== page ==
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A Backstage Sociologist: Autoethnography and a Populist Vision

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Abstract

The first part is an autoethnographer’s account of a madcap journey through America's disciplinary institutions, ranging from a Mennonite colony and prison to the counterculture and mental hospitals, and on to political organizations and universities. Using Goffman’s distinction between front stage and backstage as a metaphor, the author is an embodied and embedded eyewitness—covertly conducting institutional ethnographies (Merleau-Ponty 2012 [1945]). With a backstage perspective, this rogue researcher pierces the front-stage veneer of social-control institutions. The second part is an audacious revisionist history of American sociology, a confounding counter-narrative that demystifies mainstream sociology’s hegemonic tale of self-congratulation. The author narrates and deciphers the successive sociological generations of the founders, scientific professionals, Sixties' insurgents, and the new, poseur public sociologists. The article concludes with a renewed vision of a populist sociology.​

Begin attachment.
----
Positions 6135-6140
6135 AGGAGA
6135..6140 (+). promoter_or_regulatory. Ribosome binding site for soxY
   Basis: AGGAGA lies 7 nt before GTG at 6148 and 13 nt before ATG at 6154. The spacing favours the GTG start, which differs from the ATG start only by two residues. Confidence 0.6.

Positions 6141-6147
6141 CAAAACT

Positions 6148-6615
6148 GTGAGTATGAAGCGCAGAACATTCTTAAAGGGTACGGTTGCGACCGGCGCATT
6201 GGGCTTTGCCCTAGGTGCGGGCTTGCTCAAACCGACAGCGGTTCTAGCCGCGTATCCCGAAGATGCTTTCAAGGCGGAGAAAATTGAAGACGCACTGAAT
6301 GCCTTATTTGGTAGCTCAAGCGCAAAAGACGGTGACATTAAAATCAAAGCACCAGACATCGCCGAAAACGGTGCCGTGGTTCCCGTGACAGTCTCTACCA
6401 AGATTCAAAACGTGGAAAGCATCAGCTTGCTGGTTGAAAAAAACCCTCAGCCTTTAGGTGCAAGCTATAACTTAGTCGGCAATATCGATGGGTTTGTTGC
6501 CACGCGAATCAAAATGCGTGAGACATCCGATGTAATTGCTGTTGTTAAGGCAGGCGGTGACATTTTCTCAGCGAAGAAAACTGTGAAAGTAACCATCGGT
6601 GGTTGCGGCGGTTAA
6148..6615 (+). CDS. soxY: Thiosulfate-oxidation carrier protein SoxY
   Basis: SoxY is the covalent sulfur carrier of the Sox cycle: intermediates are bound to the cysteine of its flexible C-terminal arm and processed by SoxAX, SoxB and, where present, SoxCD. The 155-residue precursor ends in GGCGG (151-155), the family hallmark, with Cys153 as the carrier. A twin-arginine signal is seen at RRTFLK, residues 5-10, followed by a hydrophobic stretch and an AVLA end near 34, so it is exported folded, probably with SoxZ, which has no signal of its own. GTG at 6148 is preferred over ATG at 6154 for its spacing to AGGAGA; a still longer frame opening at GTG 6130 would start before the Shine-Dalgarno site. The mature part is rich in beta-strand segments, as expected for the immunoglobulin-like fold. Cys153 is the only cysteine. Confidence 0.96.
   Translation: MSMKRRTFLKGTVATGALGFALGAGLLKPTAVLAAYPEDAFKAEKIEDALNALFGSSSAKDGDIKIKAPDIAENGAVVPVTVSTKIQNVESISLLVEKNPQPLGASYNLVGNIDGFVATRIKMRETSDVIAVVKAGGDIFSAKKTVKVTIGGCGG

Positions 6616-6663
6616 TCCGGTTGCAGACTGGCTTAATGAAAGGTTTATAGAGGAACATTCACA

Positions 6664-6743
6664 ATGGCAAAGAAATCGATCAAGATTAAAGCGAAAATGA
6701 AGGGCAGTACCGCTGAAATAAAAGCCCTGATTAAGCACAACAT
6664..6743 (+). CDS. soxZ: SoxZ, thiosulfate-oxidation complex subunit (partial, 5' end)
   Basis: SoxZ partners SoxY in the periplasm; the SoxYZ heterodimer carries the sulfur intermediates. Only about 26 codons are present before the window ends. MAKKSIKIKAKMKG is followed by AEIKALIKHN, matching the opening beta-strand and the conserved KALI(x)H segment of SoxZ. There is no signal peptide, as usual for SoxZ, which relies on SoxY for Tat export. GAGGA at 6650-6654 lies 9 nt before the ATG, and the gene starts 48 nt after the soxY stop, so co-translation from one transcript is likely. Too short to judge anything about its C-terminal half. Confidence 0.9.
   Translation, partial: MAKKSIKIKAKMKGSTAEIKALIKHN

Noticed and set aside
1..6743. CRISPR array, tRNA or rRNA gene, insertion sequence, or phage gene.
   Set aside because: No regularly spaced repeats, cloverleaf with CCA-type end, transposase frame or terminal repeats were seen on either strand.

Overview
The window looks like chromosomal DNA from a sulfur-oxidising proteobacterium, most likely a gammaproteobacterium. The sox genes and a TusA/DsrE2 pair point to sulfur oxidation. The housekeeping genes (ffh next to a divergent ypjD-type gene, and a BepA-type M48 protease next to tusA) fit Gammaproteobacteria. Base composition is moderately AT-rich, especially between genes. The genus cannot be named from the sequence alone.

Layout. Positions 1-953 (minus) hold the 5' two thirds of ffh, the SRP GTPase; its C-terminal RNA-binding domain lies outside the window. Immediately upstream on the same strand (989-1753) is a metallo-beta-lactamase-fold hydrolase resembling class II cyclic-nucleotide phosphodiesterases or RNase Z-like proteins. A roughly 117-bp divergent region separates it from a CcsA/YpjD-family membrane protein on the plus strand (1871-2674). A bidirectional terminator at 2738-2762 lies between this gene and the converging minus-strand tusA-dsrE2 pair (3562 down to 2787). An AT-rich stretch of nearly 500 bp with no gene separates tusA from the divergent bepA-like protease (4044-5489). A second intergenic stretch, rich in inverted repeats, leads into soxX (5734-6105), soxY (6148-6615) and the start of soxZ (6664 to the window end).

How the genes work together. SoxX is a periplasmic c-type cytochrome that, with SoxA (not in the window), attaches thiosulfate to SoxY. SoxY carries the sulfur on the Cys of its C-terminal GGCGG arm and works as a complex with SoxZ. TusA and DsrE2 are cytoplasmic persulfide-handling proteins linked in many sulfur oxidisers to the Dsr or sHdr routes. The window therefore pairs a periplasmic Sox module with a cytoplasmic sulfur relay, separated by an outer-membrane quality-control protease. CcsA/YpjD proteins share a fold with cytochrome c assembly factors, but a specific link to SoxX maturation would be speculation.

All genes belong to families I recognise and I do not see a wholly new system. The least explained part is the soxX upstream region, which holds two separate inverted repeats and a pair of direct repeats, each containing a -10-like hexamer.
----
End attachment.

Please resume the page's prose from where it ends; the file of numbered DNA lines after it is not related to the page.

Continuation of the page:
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Acknowledgments

Tom O’Connell, Nancy Black, Janet Enke, Steve Buechler, Thomas Schmid, Tim Pippert, Doug Hartmann, Chris Uggen, Jon Smajda, Steven P. Dandaneau, Ken Peterson, Michael Burawoy, Alan Wolfe, Jimmer Gillespie, Steve Schanback, and Sid Farrar.

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Correspondence to Monte Bute.

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Bute, M. A Backstage Sociologist: Autoethnography and a Populist Vision. Am Soc 47, 499–515 (2016). https://doi.org/10.1007/s12108-016-9307-z

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  • DOI: https://doi.org/10.1007/s12108-016-9307-z

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